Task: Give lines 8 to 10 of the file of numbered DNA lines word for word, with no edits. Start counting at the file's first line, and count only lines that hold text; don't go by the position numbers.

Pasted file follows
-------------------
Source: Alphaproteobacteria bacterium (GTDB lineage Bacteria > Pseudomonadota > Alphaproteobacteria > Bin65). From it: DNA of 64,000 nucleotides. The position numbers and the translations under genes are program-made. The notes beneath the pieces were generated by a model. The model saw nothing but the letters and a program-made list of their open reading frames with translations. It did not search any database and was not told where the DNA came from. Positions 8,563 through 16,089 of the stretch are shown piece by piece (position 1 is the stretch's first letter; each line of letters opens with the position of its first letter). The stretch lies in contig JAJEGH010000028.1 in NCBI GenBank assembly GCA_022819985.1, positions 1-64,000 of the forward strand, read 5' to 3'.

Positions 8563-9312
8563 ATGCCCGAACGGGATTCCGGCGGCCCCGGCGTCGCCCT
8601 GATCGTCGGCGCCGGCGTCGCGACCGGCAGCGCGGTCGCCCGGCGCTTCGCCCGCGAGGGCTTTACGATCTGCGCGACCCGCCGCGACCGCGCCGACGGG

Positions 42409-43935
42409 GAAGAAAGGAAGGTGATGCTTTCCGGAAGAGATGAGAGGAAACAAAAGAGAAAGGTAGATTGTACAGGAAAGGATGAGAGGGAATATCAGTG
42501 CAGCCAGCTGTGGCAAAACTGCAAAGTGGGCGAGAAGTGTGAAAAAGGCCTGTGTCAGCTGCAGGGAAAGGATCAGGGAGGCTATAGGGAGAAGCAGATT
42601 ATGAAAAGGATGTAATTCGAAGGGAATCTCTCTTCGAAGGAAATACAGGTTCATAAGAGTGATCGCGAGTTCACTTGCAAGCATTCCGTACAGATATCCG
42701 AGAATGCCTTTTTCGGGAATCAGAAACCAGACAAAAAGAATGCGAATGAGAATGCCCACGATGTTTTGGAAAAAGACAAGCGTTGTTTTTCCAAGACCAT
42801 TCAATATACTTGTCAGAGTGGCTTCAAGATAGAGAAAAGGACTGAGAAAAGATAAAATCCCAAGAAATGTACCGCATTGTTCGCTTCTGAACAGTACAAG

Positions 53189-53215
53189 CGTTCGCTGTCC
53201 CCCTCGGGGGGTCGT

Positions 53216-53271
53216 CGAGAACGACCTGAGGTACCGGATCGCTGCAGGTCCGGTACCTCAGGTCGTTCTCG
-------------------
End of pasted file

42601 ATGAAAAGGATGTAATTCGAAGGGAATCTCTCTTCGAAGGAAATACAGGTTCATAAGAGTGATCGCGAGTTCACTTGCAAGCATTCCGTACAGATATCCG
42701 AGAATGCCTTTTTCGGGAATCAGAAACCAGACAAAAAGAATGCGAATGAGAATGCCCACGATGTTTTGGAAAAAGACAAGCGTTGTTTTTCCAAGACCAT
42801 TCAATATACTTGTCAGAGTGGCTTCAAGATAGAGAAAAGGACTGAGAAAAGATAAAATCCCAAGAAATGTACCGCATTGTTCGCTTCTGAACAGTACAAG